Saturday, 21 August 2010

She-Wolf Conference Criticized by Werewolf

During my regular cyber-surveys of all things werewolf, I've come across a few mentions of the conference on blogs, livejournal and other sites. We certainly seem to have caught people's attention. However, tonight I discovered that not all the attention is positive. I found A Werewolf Blog in Brooklyn, a blog written by a 'modern day werewolf from Brooklyn'. The female werewolf who authors the site has taken some offence at the ways in which we are marketing the She-Wolf Conference. In particular, she's not happy about the link I have made between the 'female monster' and the 'female werewolf'.

Of course, it has never been my intention to cause offence. But I would like to offer a brief defence. Theoretical considerations of the 'monster' are becoming more common in academic discourse; literary studies, film studies, psychology, psychiatry, anthropology, history, legal studies, theology... and many other disciplines are becoming more and more engaged with exploring the concept of the 'monster' and the impact this has on our understanding of the 'human'. Though in everyday parlance the word can simply refer to something repellant, unpleasant or dangerous, academics seek to go beyond this and question the far-reaching implications of 'monster-production', 'monstrosity' and the 'monstrous'.

I would suggest that this is even more problematic when examining the female 'monster'. Women - werewolf or otherwise - are monsterized and dehumanized in many discourses. So what happens when we create or are confronted by the monstrous monster? The other of the other? The inhuman non-human? Does this double otherness, as many critics have suggested, give the female monster more power? Or does it render her utterly abject?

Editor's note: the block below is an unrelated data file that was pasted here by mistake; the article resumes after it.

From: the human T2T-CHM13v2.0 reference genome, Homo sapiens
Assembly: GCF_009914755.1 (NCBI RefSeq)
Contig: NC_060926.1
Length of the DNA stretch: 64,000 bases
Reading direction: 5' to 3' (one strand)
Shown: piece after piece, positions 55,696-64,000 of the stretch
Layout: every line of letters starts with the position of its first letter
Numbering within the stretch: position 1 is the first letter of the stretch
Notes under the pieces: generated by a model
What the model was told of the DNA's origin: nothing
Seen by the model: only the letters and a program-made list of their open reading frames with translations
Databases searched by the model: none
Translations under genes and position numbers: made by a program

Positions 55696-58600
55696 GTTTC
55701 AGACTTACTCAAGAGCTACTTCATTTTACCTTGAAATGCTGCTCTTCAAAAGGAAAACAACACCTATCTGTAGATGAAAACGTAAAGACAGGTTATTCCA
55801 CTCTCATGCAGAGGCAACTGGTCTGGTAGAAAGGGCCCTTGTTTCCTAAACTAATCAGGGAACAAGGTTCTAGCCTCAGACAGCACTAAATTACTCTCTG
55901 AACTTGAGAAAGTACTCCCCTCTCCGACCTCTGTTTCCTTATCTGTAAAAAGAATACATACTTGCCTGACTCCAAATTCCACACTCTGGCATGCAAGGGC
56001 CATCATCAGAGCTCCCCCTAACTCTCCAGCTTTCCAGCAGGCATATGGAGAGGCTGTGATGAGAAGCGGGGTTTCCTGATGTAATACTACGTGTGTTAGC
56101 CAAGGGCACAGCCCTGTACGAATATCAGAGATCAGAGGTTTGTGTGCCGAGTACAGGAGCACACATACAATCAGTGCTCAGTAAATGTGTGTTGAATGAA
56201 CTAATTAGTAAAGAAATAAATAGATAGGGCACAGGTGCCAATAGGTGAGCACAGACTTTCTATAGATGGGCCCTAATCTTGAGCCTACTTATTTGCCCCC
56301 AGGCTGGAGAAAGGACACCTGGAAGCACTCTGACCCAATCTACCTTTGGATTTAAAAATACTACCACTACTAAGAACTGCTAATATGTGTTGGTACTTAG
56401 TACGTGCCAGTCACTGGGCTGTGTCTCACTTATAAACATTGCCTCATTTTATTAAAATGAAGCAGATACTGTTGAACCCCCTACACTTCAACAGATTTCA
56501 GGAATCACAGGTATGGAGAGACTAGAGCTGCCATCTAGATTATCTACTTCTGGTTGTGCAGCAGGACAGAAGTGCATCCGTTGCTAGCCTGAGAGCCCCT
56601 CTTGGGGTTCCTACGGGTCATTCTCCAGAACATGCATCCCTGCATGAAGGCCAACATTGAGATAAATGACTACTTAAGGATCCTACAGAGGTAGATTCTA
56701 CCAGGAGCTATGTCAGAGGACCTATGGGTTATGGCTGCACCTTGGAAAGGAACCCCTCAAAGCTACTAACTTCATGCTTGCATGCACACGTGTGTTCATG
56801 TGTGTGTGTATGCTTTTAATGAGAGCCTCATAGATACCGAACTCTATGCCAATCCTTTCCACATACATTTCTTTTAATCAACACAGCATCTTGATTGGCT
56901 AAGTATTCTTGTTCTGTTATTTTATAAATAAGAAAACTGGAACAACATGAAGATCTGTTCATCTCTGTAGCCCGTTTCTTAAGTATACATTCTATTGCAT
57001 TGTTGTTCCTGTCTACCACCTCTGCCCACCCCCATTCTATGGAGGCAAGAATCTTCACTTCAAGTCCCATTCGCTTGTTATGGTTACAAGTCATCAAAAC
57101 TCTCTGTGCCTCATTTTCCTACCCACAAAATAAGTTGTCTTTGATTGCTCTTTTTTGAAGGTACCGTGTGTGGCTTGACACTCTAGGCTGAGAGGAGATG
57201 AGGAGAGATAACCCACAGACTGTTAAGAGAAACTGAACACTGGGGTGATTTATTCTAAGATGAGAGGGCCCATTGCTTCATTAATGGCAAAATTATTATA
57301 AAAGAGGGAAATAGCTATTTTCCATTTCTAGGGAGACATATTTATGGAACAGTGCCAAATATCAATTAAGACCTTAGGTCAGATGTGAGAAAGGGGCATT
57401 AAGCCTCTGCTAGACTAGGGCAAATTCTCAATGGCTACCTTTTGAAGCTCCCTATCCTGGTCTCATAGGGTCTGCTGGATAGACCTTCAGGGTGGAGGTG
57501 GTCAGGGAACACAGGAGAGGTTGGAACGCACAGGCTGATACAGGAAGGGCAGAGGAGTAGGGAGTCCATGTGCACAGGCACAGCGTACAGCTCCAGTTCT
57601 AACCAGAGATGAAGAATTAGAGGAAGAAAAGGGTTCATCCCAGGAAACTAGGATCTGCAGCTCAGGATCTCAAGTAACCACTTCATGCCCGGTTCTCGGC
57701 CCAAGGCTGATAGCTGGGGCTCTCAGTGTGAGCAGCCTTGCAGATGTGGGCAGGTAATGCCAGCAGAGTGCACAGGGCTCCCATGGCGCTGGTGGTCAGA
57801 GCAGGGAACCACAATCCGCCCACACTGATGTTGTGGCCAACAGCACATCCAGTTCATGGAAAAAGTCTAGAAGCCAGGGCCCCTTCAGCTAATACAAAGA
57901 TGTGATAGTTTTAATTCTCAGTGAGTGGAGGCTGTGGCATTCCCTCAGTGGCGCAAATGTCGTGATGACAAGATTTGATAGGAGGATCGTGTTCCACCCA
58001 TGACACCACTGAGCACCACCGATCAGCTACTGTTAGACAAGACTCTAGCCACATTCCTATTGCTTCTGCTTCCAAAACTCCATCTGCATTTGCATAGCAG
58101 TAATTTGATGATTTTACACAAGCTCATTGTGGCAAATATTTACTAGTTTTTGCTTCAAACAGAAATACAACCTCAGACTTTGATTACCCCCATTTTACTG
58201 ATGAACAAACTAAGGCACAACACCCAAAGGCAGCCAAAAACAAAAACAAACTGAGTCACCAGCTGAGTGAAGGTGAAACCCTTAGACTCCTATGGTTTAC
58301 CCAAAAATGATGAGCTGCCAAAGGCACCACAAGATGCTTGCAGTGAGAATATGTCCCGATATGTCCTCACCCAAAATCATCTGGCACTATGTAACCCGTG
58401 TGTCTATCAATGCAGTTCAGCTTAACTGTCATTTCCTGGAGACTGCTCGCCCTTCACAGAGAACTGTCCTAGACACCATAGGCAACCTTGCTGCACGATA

These are the questions I wanted to raise and discuss by organizing She-Wolf. And, if you have a look at our programme, you'll see that our speakers will be grappling with these questions from different perspectives and from different theoretical positions. I believe that our discussions will cover many of the representations of the female werewolf in art, literature and culture - but will also explore what it means when we distinguish between the human and the monster.

I hope this clears up some of the thinking behind the conference. Despite the animosity the author clearly feels towards the conference, I would recommend giving A Werewolf Blog in Brooklyn or the downloadable zines a go. It's an interesting read, particularly if you're familiar with a lot of the recent pop culture representations of female werewolves.

Feel free to comment!

1 comment:

  1. Hi Hannah and pack,
    Just wanted to say a huge THANK YOU for an absolutely fantastic conference. What a wonderfully diverse range of papers, expertise and approaches to the topic, demonstrating just how complex a character the female werewolf really is. Looking forward to your book!
    With warm regards, Jazmina